WAKEFIELD — Town Councilor Julie Smith-Galvin and Municipal Light Commissioner Jennifer Kallay appeared before the School Committee this week to report on Wakefield’s “Green Communities/Energy Reduction Plan.”

Kallay and Smith-Galvin explained that Green Communities is a grant program for Massachusetts municipalities that is focused on reducing energy use by municipal buildings and vehicles. The program is utilized by most towns and cities in the state to reduce energy costs and environmental impacts and improve town halls, libraries, schools, water and wastewater treatment plants, senior centers and fire and police buildings, among others.

Smith Galvin and Kallay outlined the benefits to the town of joining the Green Communities program, which include:

• An estimated $170,000 upon acceptance into the program.

• Awards of up to $200,000 annually, towards municipal energy conservation measures.

• Reduces energy costs for the Town and its residents.

• Enables reinvestment of cost savings in buildings and vehicles, thereby reducing future infrastructure investment and maintenance costs.

• Improves utilization of buildings.

• Improves health, safety, and environment.

The energy reduction commitment and plan involves an understanding of current energy use (a baseline) and a plan to reduce this use by 20 percent in five years

Smth-Galvin and Kallay outlined the proposed energy reduction plan. They maintained that Wakefield can reach its energy reduction goal by incorporating comprehensive energy improvements for five larger, less efficient buildings into its existing capital plan. They said that since schools are among the larger municipal buildings in town, they are key to reaching the energy reduction goals. Wakefield’s seven schools represent 75 percent of the Town’s building energy use.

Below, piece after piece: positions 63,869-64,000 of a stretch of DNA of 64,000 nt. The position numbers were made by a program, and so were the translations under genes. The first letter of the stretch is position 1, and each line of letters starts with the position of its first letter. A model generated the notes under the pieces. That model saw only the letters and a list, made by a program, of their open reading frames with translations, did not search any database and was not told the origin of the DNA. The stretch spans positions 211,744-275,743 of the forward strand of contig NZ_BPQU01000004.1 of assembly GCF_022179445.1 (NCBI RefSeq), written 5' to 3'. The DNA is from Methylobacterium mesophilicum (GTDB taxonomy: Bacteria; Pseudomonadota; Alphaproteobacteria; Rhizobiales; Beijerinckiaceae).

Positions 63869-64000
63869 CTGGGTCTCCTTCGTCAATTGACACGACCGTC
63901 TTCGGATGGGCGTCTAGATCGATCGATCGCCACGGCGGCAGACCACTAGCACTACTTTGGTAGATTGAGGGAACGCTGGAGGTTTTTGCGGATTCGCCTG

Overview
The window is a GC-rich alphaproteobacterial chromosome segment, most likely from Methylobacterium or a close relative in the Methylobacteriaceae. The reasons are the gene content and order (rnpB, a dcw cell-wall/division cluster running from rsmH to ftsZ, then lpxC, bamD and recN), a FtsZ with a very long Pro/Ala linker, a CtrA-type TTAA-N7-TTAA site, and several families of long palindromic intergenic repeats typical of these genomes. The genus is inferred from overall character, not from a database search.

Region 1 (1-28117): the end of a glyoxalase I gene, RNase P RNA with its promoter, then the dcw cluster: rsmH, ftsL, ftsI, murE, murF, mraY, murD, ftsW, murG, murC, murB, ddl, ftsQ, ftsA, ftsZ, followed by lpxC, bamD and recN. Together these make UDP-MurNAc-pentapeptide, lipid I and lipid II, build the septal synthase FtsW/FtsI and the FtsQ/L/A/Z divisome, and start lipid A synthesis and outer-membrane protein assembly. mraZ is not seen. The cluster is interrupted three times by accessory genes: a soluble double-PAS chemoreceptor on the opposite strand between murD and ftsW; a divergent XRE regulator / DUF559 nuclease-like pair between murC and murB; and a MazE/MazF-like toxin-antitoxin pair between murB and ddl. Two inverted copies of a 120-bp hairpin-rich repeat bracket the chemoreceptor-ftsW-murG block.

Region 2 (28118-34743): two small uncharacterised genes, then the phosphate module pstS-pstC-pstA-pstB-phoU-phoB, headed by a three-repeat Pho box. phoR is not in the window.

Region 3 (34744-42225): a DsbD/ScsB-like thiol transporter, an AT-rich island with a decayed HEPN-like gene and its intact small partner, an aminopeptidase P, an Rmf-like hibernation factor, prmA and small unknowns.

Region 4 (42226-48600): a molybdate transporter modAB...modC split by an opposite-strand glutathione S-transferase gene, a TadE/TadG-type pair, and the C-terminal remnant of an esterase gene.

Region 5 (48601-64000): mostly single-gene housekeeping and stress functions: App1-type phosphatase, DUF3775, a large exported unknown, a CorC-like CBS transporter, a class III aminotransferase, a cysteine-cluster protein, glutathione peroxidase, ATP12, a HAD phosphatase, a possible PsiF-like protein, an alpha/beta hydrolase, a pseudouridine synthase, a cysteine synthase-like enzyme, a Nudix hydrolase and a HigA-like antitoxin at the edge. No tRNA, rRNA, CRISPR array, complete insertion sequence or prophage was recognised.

Wakefield can reach 77 percent of its energy reduction goal by building a new, highly efficient high school, they said. Energy reductions at four other buildings are proposed for goal achievement. Those include Town Hall, the Americal Civic Center, the Public Safety Building and the Woodville School.

Smith Galvin and Kallay presented a graph showing energy use by each town-owned building as well as energy use by square foot in each building.

They also talked about recommended energy improvements at each town-owned building, including Town Hall, the Public Safety Building, the Americal Civic Center, the Woodville School, and the high school.

Green Communities grants provide funding to support the significant energy improvement opportunities, according to Kallay and Smith Galvin. In years 1-4 of the program, the total cost of the proposed energy improvements in town-owned buildings is estimated at $2,115,000, of which Green Communities grants would pay $770,000, leaving $1,345,000 to be funded by the town.

They said that the next steps include soliciting and incorporating feedback in early May, providing an updated Energy Reduction Plan for final review and approval in late May and applying to the Green Communities program in June.